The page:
We live in an age when truth has become increasingly subjective and perspectival. What is truth for me may not be truth for you. As a result, the whole notion of absolute truth has died, and, in terms of the conventional definition, there is no more truth; all that is left is varying points of view. Not that this is entirely new. Over a generation ago, apologist Francis Schaeffer lamented the very same phenomenon he perceived already in his day and felt compelled to coin the term “true truth” (as if there were false truth!) to affirm emphatically that truth still existed. That truth, Schaeffer maintained, is grounded in the one God who “is there and is not silent,” having revealed himself in the Lord Jesus Christ who died on the cross for our sins and came back to life again. The Christian gospel thus gives meaning to our lives and puts them into proper perspective. More recently, authors Albert Mohler, Kevin Vanhoozer, J. P. Moreland, and myself have asked, Whatever Happened to Truth? (Crossway), and sought to answer the question in similar terms as Schaeffer did, albeit in a postmodern context in which truth has been even further marginalized.
Not every college student is an intellectual, and there will be some, perhaps even many, who are unperturbed by such deep philosophical and theological questions. Yet whether you are plagued by intellectual doubts or are happy in your faith, truth matters. It always does. Only truth can give you confidence that your faith is worth having. If there is no truth, there is no falsehood, and all things are relative. And if there is no truth, diversity reigns supreme. Michael Kruger and I have explored the implications of this state of affairs in our book The Heresy of Orthodoxy: How Contemporary Culture’s Fascination with Diversity Has Reshaped Our Understanding of Early Christianity. In this book, we explore the thesis that Christianity is not grounded in Israel’s faith in Yahweh, climaxing in the coming of Jesus Christ who in turn is the centerpiece of the Christian gospel, but rather one of many Christianities (in the plural) that existed in the first few centuries of the Christian era. What you and I today call “Christianity,” scholars such as Bart Ehrman, head of the religion department at UNC-Chapel Hill, contend is merely the version of Christianity that prevailed in the power struggles of the early church. Not only is truth perspectival, but the gospel is, too! Yet because history is written by the winners, the truth (i.e., the diversity of early Christianity) has been suppressed by the early Christians, and so we need sharp intellects such as Ehrman to expose the conspiracy of those heavy-handed proponents of their version of the truth!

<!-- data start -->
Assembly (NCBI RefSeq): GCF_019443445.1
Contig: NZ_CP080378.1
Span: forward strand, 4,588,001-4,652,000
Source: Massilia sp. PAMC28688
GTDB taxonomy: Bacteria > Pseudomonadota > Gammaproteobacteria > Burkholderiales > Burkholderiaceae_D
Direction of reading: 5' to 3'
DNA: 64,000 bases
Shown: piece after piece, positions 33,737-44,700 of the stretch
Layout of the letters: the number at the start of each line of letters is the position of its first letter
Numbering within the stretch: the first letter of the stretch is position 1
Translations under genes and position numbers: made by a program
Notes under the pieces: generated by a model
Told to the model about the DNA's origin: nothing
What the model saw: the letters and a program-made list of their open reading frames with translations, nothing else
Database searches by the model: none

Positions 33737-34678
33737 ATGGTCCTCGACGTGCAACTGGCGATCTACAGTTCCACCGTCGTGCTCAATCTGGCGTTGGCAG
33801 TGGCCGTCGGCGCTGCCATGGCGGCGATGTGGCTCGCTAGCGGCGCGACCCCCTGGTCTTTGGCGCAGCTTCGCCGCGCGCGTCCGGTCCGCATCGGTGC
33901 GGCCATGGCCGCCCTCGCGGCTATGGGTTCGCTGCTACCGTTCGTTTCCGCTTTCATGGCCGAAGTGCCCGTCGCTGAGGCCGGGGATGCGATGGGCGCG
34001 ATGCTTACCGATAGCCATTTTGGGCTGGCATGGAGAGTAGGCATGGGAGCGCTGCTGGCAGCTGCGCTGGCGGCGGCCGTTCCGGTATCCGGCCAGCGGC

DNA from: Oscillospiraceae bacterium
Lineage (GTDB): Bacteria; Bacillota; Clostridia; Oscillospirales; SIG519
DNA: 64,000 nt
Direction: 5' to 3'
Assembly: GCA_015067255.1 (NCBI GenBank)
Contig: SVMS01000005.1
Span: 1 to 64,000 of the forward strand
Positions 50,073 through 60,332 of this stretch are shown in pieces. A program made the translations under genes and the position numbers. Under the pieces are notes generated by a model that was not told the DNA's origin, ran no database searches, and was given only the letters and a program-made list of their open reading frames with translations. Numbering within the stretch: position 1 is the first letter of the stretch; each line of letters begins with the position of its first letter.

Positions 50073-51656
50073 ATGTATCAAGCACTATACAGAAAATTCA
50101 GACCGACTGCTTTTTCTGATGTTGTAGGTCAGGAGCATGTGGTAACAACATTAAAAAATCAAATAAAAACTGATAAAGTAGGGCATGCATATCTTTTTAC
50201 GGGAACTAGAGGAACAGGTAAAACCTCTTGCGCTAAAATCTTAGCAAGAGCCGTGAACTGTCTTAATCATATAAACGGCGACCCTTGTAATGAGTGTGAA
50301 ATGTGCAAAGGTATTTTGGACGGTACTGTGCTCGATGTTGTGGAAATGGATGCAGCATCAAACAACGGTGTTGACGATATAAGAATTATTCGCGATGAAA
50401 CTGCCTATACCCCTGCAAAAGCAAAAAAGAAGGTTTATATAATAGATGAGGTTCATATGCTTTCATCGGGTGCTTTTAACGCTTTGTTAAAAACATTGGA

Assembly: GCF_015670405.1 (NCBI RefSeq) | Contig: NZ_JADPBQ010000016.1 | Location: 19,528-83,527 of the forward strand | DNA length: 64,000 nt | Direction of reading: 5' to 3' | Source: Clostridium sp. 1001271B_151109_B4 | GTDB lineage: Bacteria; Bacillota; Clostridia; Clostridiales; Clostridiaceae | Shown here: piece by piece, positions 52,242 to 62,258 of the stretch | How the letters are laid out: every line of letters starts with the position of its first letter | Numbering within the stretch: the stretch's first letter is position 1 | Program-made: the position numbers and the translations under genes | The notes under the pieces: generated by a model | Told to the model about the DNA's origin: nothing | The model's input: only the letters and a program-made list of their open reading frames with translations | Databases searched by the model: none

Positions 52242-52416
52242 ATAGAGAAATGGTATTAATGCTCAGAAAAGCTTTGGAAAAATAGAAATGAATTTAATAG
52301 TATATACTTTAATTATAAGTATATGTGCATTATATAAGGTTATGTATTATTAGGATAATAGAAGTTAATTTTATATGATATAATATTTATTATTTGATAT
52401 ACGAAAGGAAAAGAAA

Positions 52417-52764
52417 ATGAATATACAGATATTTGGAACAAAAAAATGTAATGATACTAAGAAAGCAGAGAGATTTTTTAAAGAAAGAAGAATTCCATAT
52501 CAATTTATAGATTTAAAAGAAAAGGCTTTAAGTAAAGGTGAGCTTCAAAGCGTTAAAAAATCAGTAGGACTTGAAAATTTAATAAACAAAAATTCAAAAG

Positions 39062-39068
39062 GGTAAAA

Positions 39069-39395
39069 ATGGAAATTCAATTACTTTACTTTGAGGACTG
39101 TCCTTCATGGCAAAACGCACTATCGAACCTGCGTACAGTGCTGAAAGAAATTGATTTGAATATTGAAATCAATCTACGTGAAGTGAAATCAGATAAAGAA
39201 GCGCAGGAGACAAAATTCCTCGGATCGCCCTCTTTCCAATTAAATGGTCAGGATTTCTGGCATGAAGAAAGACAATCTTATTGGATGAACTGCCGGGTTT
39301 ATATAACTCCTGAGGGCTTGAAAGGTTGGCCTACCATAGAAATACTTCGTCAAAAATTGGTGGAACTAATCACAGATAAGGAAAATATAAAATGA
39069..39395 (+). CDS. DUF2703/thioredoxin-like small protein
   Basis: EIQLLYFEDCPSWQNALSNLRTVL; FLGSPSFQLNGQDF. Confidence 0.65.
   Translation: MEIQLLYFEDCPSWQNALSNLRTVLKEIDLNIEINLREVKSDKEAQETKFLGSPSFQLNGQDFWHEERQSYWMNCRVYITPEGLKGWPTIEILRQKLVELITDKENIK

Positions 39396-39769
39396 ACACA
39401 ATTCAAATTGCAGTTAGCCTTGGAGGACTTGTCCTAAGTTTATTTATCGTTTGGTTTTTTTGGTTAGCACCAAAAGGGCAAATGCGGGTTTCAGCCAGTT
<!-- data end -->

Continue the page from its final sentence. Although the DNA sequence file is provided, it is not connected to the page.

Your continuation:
What is more, not only does diversity reign in our day, rightly understood diversity reigned at the inception of Christianity as well. And if so – if all truth is perspectival and subjective – the only heresy that remains is orthodoxy. Quite a reversal! The proponents of orthodox Christianity have now become the last remaining heretics, and once they have been eliminated, diversity will reign supreme and without any fear of contradiction. As D. A. Carson points out, this “new tolerance” is increasingly vying to replace the conventional notion of tolerance in the public square and at our universities. No longer are we merely called to respect the viewpoints of others and accept every person’s right to hold whichever view they choose, we are now called to affirm that each viewpoint is as legitimate and according to truth as any other – because truth, “true truth” as Francis Schaeffer called it, of course no longer exists! This also means that God, the God of the Bible, has been relegated to the sidelines, and a new god has been enthroned – the god of diversity. If you are a college student, have you seen signs of this development taking place at your university?
But all is not lost. Truth matters. It always does. God will not go away quietly. He is still there, and he is not silent. Jesus Christ will come again, and he will reign. Christians, take heart. The god of diversity is an inadequate substitute for the God of history, the God of Scripture, the God and Father of the Lord Jesus Christ. Discover, or rediscover, this God in your Bible, and embrace him as the true God, the one and only God, and watch him work in your life and in the lives of others around you. Our God reigns, and one day all the earth will be filled with the knowledge of the glory of God as the waters cover the sea.
Andreas J. Kӧstenberger is founder of Biblical Foundations™, senior research professor of New Testament and Biblical Theology at Southeastern Baptist Theological Seminary, and author or co-author of numerous books, including Truth Matters and Truth in a Culture of Doubt.